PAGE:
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Or to put it another way, have hurricane water losses come to seem more significant, and do they deserve more attention than hurricane wind losses?

Back in the early 1990s, hurricanes seemed to be all about the wind. The archetype was Andrew, a small Category 5 hurricane that sliced like a buzz saw across southern Florida, tearing the roofs off houses and turning manufactured homes into matchwood. More than 97 percent of Andrew’s loss was caused by wind.

Hurricane Andrew left a legacy of better building codes in Florida, which have progressively brought down wind damages. Meanwhile more and more people were choosing to live on canal estates or close to the beach.

So the balance has started to tilt.

Water Makes a Splash

Hurricane Ivan in 2004 was a wake-up call – a storm in which more than 25 percent of the damage was caused by the surge.

And then in 2005 came Hurricane Katrina, the largest hurricane loss ever, in which the surge caused more than 50 percent of the total damages.

In Superstorm Sandy, the second largest ever “hurricane” loss, water caused more than 60 percent of the total damages.

The original Saffir Simpson hurricane intensity scale, devised for issuing storm surge evacuations, hardwired wind speeds to storm surge heights. For example, a Category 3 hurricane links with a 10 to 12-foot storm surge while water levels over 20 feet were restricted to Category 5.

These linkages proved fatal. More than 200 people died along the Mississippi Coast in Katrina, as it had been assumed that a house that survived 1969 Category 5 Camille would be safe in Category 3 Katrina. However storm surge is not just a function of the intensity storm at landfall, but an accumulation of the winds and size of the storm pushing a dome of water for at least 48 hours prior to landfall. Out at sea former Category 5 Katrina was pushing water levels five feet higher than Camille’s.

The dangerous links between surge and intensity in the Saffir Simpson scale were finally decoupled in 2009.

Implications for the Gulf Coast and Beyond

Along the Gulf Coast, storms tend to weaken before landfall, so the surge is typically bigger than the landfall intensity would imply.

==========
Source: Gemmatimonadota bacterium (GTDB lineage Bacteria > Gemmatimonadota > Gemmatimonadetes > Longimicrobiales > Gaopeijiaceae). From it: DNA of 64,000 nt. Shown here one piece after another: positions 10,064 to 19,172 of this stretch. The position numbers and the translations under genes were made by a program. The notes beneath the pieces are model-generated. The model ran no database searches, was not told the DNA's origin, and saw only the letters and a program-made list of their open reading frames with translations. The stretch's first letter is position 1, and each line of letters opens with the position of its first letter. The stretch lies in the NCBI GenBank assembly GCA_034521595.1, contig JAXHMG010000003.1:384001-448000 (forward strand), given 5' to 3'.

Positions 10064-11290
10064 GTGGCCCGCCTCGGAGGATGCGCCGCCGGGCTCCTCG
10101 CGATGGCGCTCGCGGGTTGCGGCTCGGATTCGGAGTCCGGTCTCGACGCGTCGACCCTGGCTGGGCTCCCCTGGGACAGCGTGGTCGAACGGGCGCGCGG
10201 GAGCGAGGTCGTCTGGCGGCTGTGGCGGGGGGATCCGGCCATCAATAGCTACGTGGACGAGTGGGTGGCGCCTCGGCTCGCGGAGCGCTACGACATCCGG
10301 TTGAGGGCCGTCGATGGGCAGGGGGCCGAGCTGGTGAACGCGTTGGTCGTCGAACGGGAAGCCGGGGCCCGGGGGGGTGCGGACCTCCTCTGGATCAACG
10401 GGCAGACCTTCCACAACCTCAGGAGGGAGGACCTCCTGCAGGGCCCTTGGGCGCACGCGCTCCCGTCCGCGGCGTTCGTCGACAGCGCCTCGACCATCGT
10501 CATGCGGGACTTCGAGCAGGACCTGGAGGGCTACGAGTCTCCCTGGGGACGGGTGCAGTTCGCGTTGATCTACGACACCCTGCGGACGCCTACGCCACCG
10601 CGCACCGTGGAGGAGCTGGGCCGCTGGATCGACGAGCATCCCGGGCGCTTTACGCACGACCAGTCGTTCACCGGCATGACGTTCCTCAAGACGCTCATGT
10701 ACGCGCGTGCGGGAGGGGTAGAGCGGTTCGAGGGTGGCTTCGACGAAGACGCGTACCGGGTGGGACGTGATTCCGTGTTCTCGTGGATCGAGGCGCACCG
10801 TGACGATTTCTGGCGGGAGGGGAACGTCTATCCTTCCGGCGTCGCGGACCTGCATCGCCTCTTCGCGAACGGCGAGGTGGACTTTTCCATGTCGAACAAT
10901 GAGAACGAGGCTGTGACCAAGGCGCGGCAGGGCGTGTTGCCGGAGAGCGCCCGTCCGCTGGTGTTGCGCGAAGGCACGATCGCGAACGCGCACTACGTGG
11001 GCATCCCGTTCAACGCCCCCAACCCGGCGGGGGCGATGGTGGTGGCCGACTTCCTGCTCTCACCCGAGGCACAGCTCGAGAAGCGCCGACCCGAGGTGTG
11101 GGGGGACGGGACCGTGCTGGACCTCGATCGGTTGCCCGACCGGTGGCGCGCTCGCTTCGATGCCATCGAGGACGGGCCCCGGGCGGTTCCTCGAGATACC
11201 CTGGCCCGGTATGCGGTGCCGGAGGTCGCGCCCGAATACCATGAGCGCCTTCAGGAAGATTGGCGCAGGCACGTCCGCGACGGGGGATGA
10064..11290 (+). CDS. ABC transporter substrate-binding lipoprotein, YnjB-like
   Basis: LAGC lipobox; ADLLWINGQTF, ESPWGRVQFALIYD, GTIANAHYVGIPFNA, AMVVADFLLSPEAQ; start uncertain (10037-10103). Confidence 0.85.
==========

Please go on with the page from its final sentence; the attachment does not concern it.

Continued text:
Around the southern tip of Florida, the deep hot Gulf Stream tends to give a pre-landfall boost to hurricane intensity, so hurricanes like Charley or Andrew have a smaller surge than implied by their landfall intensity. For all these reasons there are systematic errors in the old assumptions about modeled storm surge heights along the coast, when only based on landfall intensity.

The gradient of the sea floor is another very important factor in shaping the storm surge. The same hurricane can produce a storm surge three times higher where the inshore bathymetry is shallow than where it is deep. The effect can be even more enhanced for a large storm.

Therefore to build an unbiased storm surge model you have to model the surge and waves along the whole lifetime of the storm (or at least 48 hours) before it makes landfall.

It is far more computationally intensive to model storm surge along an evolving offshore wind field at each location than it is to generate the wind fields alone. The modeling used the MIKE 21 hydrodynamic software developed by Danish Hydraulics, parallel processed to run on in house supercomputing facilities.

MIKE 21 is one of only two models now blessed by FEMA for generating coastal storm surges, and is used in RMS hurricane models.

The shift in focus from wind to water has many implications.

Whether for directly writing flood insurance in competition with the federal national flood insurance scheme and their “actuarial rates” or through inadvertently picking up some flood loss in wind policies, insurers and reinsurers need to get to grips with the details of modeling and managing hurricane-driven flood risk.

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Robert Muir-Wood
Robert Muir-Wood
Chief Research Officer, Moody's RMS

Robert Muir-Wood works to enhance approaches to natural catastrophe modeling, identify models for new areas of risk, and explore expanded applications for catastrophe modeling. Robert has more than 25 years of experience developing probabilistic catastrophe models. He was lead author for the 2007 IPCC Fourth Assessment Report and 2011 IPCC Special Report on Extremes, and is Chair of the OECD panel on the Financial Consequences of Large Scale Catastrophes.

He is the author of seven books, most recently: ‘The Cure for Catastrophe: How we can Stop Manufacturing Natural Disasters’. He has also written numerous research papers and articles in scientific and industry publications as well as frequent blogs. He holds a degree in natural sciences and a PhD both from Cambridge University and is a Visiting Professor at the Institute for Risk and Disaster Reduction at University College London.

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